This September, the University of Bristol will open its doors to up to 40 talented and motivated Bristol Scholars, who will have proven academic potential in the face of considerable challenges during their studies at GCSE and A Level. Enabling aspiration is key to the scheme’s success. Collins says: ‘We want our lecture theatres and libraries to be welcoming places for academically gifted and highly motivated students from a wide range of backgrounds – inclusive learning communities, equally supportive of all students. To that end, we’re delighted to be welcoming so many promising young students from our local schools and colleges who would otherwise not have got into Bristol.’

However, the scheme is not one of unconditional offers, as Collins explains: ‘The University provides a table of offers, tailoring the standard offer by up to four grades. The scholars will have proven their ability to succeed and contribute, and will continue to demonstrate that aptitude onto their programme of study.’

Transformative education

Bristol Scholars is the first scheme of its kind in the UK and the latest in a suite of widening participation initiatives in place at the University. It has attracted much interest from other institutions, alongside a positive response from the press and from alumni. ‘Looking at talent only via grades is an outdated approach to student admissions,’ says Collins. ‘As alumni, we know the transformative effect the University of Bristol had on us – and we know that grades aren’t everything. That’s why the Bristol Scholars scheme strikes a chord.

A university education changes lives and creates possibilities. Together, we can achieve a step-change in the diversity of Bristol’s student population, hopefully encouraging other UK universities to follow suit.’

Every chance of success

In addition to a guaranteed offer, scholars from under-represented backgrounds will be provided with a tailored package of academic and pastoral support to guide their development and ensure that they thrive at Bristol, as Collins explains: ‘We want to ensure that the students have every chance of succeeding. Once on to their programme of study, academic and pastoral mentoring will be provided along with administered support in the form of peer mentors, financial aid and skills sessions.’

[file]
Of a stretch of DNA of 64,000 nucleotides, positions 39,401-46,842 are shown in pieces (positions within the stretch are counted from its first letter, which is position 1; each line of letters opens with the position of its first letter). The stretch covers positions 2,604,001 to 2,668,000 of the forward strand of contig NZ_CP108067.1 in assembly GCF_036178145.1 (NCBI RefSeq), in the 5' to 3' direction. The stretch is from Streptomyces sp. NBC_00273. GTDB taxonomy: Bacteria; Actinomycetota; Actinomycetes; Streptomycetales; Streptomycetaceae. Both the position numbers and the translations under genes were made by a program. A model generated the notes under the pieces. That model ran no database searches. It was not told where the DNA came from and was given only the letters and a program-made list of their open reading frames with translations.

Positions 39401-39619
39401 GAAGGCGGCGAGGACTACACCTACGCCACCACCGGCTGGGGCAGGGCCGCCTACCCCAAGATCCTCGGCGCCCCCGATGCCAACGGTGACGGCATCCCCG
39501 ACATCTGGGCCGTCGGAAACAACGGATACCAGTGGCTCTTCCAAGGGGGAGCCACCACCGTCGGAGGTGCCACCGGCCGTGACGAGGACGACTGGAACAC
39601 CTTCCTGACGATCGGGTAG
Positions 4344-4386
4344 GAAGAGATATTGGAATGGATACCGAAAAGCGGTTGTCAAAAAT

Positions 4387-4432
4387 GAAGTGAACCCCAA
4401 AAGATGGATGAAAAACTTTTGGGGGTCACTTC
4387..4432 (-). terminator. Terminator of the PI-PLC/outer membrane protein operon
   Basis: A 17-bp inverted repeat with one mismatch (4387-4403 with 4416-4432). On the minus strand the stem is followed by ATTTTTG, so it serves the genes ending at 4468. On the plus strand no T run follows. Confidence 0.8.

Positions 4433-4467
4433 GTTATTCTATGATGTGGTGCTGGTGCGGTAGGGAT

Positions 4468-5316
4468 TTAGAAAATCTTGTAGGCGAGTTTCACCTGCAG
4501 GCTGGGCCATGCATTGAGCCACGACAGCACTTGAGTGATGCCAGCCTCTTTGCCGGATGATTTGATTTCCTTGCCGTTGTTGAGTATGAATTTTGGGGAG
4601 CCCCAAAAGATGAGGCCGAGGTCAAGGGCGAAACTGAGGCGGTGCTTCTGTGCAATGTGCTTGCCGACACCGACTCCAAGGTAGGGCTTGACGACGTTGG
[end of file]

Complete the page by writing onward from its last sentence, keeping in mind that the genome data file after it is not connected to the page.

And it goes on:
Collins believes the next steps after having gained access to the University are critical in ensuring that the new cohort has the best opportunity to successfully integrate into student life.

‘We’re keen to develop a cohort effect, where students will work and socialise together so they don’t feel isolated, should they continue to live at home,’ she says. ‘Knowing each other before they start will make the transition that little bit easier.’

The 2017 intake

‘This year’s scholars who will be joining us in September are a varied, talented and engaging group – ingredients of brilliant students,’ adds Collins. ‘Bringing with them diversity of experience and perspective, they’ll no doubt enrich the University of Bristol. We can’t wait for them to arrive.’

The scheme has undergone thorough planning built on ten years of experience in fair access programmes such as Access to Bristol, IntoUniversity, and Bristol’s widening participation research which is sector-leading. Ongoing research will be conducted to track the progress of Bristol Scholars, which will influence future admissions policies.

Further information

Did your Bristol education transform you? Could you help a Bristol Scholar? You could play an important role in strengthening our programmes and supporting current students. Email for more information.